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Old 12/14/2017, 12:59 PM   #13
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I've had a torch coral host clowns, but the clowns I have now ignore my torch. Torch corals are a pretty good beginner coral (along with frogspawn and hammer corals). They branch out and to frag them you just cut the branch off below the live head. You have to maintain calcium for them to build the branches, but regular water changes should cover that. Every coral is fragged differently. Some corals like zoas, palys, mushrooms will just naturally spread. You just put some rock rubble against the colony and wait for them to grow. SPS you just cut off a piece and super glue it to a plug or rock. Leathers you just cut a piece and mount it to a rock using a rubber band or a tooth pick. Acans and brain corals are usually cut into pieces with a tile saw.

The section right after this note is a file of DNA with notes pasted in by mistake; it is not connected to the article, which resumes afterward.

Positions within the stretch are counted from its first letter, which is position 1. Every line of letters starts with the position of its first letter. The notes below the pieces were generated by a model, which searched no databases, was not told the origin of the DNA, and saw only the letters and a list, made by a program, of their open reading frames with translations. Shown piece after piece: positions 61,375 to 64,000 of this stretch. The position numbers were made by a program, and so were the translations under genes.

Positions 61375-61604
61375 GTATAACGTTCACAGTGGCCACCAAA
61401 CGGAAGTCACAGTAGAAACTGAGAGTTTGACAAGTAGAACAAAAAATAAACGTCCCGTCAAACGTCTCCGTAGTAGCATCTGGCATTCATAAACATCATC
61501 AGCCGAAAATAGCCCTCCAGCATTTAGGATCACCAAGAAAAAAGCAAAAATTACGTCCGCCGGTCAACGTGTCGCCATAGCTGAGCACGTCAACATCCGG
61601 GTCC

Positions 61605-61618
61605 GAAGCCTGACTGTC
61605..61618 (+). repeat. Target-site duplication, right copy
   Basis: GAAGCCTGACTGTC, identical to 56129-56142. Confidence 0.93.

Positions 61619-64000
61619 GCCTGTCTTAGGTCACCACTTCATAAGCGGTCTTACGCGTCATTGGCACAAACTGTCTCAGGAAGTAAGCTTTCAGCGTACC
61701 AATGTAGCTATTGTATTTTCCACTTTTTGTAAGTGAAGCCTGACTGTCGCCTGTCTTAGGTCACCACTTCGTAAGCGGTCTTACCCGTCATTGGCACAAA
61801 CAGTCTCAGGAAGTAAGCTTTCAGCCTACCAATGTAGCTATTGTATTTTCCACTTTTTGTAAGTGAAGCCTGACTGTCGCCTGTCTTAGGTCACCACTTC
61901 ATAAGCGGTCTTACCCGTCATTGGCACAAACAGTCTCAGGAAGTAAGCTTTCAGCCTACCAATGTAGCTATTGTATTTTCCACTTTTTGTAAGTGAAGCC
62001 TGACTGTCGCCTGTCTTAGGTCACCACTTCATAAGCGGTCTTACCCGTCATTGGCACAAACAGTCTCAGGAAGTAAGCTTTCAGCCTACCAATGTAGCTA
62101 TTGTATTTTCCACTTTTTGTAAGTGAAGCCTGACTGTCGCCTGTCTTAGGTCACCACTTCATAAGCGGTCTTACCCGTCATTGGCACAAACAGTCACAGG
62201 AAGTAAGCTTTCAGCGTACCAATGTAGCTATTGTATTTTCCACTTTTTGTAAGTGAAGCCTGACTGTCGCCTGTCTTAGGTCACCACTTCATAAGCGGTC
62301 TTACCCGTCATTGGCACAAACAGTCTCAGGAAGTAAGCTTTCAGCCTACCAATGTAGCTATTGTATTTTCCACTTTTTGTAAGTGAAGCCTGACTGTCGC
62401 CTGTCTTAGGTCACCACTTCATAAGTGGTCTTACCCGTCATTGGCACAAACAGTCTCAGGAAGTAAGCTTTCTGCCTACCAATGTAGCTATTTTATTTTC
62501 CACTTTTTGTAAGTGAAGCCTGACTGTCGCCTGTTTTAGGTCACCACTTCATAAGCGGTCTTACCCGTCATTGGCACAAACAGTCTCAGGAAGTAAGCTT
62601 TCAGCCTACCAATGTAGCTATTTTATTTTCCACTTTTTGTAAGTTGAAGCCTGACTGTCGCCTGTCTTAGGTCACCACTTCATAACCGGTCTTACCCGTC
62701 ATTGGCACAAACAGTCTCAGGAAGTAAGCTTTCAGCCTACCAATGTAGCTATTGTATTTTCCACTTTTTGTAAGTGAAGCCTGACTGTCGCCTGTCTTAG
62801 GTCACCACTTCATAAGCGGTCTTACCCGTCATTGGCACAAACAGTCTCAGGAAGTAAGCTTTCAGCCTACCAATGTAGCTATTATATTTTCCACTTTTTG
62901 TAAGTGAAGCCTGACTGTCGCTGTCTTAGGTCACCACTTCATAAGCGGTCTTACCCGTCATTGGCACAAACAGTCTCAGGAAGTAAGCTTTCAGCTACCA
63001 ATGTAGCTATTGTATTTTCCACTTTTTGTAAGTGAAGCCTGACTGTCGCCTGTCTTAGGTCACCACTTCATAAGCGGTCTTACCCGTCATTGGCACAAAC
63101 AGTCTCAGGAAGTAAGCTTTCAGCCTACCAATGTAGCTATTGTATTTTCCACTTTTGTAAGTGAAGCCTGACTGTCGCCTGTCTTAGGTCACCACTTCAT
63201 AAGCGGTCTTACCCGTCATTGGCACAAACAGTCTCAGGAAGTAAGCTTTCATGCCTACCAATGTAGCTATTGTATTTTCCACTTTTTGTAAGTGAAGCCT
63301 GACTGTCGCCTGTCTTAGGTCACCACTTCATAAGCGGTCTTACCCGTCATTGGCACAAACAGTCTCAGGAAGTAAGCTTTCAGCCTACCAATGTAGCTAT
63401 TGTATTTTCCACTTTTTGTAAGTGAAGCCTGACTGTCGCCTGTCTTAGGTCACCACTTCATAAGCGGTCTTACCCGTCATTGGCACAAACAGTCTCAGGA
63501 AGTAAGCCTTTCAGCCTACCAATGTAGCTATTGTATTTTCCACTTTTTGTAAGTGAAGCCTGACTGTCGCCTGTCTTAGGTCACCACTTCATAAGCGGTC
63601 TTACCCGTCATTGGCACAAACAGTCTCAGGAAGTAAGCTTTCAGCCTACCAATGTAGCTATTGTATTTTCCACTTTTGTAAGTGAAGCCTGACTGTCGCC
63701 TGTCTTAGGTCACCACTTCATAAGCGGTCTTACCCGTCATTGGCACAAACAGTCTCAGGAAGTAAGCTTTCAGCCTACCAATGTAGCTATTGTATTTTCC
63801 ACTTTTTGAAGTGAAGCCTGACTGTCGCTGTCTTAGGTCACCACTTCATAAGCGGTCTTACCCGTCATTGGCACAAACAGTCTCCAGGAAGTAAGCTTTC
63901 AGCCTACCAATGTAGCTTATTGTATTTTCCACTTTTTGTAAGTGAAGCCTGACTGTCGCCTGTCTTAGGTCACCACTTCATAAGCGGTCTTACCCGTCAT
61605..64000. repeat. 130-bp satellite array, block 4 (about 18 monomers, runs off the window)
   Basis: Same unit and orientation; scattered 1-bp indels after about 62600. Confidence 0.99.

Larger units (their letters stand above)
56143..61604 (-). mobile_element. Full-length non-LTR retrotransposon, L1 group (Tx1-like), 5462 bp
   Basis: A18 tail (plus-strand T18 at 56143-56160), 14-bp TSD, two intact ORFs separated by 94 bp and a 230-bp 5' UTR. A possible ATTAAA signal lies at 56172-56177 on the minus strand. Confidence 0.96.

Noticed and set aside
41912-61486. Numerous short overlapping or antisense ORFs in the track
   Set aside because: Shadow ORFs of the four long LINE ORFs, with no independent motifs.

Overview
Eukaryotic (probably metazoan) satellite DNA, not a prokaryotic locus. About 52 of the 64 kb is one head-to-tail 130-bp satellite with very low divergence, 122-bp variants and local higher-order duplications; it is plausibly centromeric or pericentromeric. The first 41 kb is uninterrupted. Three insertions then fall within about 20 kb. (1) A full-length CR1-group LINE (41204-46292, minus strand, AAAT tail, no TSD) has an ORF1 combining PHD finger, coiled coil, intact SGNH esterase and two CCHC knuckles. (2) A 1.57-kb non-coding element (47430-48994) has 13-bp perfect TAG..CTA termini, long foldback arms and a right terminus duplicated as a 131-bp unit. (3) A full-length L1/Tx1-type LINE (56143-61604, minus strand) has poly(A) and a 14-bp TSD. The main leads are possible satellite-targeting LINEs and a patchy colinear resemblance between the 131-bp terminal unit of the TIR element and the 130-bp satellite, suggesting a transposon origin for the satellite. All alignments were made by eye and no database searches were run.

Non SPS corals are all pretty easy to maintain as long as you keep up with maintenance, have good lighting and proper flow. Some corals like high light and high flow, others do better with lower light and light flow. Figure out what you want then do some research and ask questions. Don't go into the LFS and just get something without knowing it's needs. And don't count on your LFS to tell you the truth.


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Old Yesterday, 01:17 PM   #14
Name That Tuna
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Quote:
Originally Posted by rvareef View Post
mine like it when I light some candles and play some barry white


Mine too!!